|Citizenship||% Total Appeals||% Success|
Due to the nature of Australia’s international obligations, the matter of fraudulent protection claims is essentially intractable. Nevertheless, it is important to continue to grant such applicants the benefit of the doubt to ensure no refoulement occurs with respect to genuine applicants. We address the matter here simply to give context for the appalling failure rate of ‘self proclaimed’ refugees at the Tribunal. This is indeed a dilemma worthy of further discussion elsewhere.
Specious ENS, TSS and RSMS Reviews
Under the recently issued “Guideline for Representing Clients at the Administrative Appeals Tribunal,” specific regard was given to a particular form of malfeasance in relation to unmeritorious appeals:
“A further example is that the OMARA has received feedback from the Tribunal that some RMAs have been seeking review of subclass 186 and 187 visa refusal decisions where the associated nomination has been refused and there is no review lodged for the nomination. Such review applications have no prospects for success.”
This is a hard-lined stance against the most specious applications put to the Tribunal. In our view, lodging such an appeal is in most cases indefensible and ought to be grounds for disciplinary action against practitioners facilitating such applications.
From 1 July 2019 to 31 May 2020, the number of nomination appeals lodged was 2,455, which was largely outnumbered by 3,175 appeals for visa applications that require said nominations, namely Subclass 482, 186, 187 and 407 visas. Whilst it may be fair to attribute part of this discrepancy to legitimate causes, it is extremely rare in practice that a visa application is refused in the event of nominal approval.
Nevertheless, assuming every visa appeal without an accompanying nomination appeal was fraudulent, the figure could only amount to approximately 2% of the total workload of the Migration and Refugee Division of the Tribunal. Appeals of this sort do not, in of themselves, appear to account for the large number of migration appeals made each year.
A Fraudulent Application is a Fraudulent Application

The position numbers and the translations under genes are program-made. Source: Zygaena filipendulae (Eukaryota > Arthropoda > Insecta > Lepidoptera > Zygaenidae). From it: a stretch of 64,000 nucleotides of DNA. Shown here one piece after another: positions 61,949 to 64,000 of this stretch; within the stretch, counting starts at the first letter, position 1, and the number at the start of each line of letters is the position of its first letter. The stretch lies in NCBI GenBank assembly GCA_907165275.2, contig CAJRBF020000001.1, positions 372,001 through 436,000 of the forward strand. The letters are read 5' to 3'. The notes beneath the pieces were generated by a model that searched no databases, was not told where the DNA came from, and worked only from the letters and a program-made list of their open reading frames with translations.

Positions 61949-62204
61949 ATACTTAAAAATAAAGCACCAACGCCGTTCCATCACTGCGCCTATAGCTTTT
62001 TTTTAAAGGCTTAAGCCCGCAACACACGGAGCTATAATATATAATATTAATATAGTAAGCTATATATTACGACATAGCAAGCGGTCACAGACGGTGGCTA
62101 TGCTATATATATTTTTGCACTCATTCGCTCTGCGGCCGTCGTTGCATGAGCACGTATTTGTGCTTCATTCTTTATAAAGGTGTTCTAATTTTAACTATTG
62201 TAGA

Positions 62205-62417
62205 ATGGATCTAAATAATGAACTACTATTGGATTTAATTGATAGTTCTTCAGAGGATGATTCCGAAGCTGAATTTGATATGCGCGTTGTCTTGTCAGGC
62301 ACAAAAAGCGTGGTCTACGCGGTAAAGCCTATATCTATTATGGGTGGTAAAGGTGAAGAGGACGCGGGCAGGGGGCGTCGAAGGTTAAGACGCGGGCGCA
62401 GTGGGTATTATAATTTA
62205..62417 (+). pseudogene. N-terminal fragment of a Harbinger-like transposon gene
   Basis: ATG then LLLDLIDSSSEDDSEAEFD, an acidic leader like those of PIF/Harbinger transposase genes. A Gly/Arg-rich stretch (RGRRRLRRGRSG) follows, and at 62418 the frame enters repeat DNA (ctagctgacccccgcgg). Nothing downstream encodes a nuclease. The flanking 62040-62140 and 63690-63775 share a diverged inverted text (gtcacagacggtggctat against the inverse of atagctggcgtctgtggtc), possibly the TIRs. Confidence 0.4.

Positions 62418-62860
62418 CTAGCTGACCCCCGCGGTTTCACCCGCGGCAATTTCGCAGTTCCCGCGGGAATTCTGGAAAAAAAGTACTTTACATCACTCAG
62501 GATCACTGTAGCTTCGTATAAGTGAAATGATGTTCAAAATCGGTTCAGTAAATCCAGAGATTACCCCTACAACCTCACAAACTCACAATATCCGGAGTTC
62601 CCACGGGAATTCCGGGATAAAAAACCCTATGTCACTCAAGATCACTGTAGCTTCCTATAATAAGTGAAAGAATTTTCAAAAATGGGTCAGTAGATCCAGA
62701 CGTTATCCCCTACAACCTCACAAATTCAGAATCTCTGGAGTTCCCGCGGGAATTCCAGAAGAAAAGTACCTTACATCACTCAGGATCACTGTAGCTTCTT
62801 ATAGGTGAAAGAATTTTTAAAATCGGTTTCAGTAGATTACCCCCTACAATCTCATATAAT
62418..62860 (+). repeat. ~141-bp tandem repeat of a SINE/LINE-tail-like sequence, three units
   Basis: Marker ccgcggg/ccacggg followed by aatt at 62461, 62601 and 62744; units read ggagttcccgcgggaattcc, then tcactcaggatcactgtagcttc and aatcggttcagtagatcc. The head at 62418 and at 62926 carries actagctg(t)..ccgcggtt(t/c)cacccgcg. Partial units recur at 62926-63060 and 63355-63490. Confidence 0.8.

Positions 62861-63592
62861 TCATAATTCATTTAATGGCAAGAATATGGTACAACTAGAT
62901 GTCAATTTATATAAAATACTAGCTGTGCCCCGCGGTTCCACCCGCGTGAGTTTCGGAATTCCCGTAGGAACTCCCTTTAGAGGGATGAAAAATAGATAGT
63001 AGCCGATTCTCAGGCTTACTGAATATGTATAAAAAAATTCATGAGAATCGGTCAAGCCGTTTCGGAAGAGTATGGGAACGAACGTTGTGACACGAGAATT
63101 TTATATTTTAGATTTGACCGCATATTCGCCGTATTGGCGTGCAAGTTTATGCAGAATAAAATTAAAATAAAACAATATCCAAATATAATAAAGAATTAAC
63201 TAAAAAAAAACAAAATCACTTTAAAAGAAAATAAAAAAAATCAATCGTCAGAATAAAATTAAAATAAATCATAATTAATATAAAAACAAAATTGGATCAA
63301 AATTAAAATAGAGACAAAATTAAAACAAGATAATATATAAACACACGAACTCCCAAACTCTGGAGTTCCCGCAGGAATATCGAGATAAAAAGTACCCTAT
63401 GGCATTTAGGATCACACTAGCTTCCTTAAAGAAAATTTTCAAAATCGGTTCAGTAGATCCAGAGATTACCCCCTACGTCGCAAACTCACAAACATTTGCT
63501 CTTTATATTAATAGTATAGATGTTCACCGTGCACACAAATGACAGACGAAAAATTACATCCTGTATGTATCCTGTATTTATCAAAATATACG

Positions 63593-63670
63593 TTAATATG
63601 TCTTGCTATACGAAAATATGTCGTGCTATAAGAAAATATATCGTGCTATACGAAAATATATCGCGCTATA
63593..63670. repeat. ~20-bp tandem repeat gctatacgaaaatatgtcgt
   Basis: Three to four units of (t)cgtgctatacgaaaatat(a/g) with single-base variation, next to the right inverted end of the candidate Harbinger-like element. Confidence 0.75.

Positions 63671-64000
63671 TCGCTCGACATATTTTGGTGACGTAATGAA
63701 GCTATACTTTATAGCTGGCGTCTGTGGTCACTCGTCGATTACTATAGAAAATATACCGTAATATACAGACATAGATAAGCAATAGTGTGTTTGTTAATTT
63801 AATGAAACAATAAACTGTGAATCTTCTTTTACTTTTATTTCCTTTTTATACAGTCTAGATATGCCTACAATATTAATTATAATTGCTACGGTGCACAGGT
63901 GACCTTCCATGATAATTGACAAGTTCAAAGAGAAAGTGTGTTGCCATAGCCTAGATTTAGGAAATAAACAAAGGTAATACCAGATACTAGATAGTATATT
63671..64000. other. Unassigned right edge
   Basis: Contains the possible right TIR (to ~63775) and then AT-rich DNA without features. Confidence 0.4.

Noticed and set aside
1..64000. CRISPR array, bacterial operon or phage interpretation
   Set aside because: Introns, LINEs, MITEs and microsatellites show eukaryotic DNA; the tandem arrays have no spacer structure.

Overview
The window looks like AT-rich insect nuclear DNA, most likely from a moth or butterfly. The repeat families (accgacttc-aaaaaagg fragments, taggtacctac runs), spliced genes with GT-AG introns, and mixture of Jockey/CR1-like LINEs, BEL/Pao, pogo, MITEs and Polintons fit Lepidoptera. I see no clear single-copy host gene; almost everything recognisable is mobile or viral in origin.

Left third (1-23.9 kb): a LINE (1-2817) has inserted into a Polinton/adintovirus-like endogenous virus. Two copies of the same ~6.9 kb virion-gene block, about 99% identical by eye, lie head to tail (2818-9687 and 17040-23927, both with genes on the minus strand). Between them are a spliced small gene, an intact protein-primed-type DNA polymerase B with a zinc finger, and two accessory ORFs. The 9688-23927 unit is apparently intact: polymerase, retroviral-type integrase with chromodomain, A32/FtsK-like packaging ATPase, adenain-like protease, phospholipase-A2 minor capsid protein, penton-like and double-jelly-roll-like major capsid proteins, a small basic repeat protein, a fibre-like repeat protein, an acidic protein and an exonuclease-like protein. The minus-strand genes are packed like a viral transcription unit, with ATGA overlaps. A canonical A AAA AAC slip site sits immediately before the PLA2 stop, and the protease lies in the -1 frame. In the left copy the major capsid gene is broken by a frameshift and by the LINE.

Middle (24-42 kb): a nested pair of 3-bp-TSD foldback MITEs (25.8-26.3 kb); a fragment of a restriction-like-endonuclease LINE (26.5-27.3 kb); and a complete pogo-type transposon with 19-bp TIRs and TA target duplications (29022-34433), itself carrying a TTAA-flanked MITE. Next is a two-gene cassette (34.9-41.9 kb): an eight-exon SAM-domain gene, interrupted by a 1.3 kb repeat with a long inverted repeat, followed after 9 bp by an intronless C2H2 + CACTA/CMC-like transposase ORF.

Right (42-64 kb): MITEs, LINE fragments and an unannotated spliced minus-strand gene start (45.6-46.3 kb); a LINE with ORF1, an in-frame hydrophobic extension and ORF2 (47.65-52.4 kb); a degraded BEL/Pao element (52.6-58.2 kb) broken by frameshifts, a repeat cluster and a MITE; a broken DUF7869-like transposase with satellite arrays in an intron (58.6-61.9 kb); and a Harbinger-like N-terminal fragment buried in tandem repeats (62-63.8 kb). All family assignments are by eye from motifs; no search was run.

For the legal practitioners among us, we are well acquainted with the strictures of the Federal Circuit Court, and the declarations in which practitioners must attest to the reasonable prospects of success for our client. Indeed, abuse of process at this level is given its due, with unscrupulousness resulting in awards of costs against applicants and fiscal penalties for practitioners. Much as with the visa application process, one’s very right to practice is endangered by such conduct.
It is curious, therefore, that more attention is not given to baseless appeals made to the Tribunal. Any cursory glance at the AAT bulletin will show quite clearly the degree to which applications are frivolously submitted with virtually no prospect of success. Whilst much of this may be due to the initiative of unrepresented applicants, it cannot be said how many of these applications were lodged with at least tacit support from a registered migration agent. In any event, it simply ought not be the case that AAT appeals be used as a mere $1700 two-year visa without any risk of consequence to practitioners submitting such applications. All agents must be reminded that lodging such applications is clearly in breach of our Code of Conduct, which may potentially lead to revocation of one’s MARA registration.
Will it Matter?
With tens of thousands of temporary residents awaiting their hearing before the Tribunal, only time will be able to reveal what chilling effects the recent OMARA directives will have on the Tribunal’s backlog. We are certain that the current trends would continue despite the recent announcement as we know that many of the habitual offenders already operate unlawfully and outside the regulatory scheme.
That said, at the very least, the data on Tribunal outcomes are not as damning as one may expect. The dominance of migration matters at the AAT is perhaps more reflective of the volume of decisions made under the Migration Act each day, as well as the critical importance these outcomes have to those they affect.
Whilst the overall impact on the migration system may prove minimal, it remains incumbent on the OMARA to make clear the standards to which agents are held, and to ensure that migration agents assess matters from critical viewpoints whilst considering the potential adverse effects that may be caused on his or her professional career in the event of failure.
We welcome the recent direction, and sincerely hope it prompts positive changes in our industry.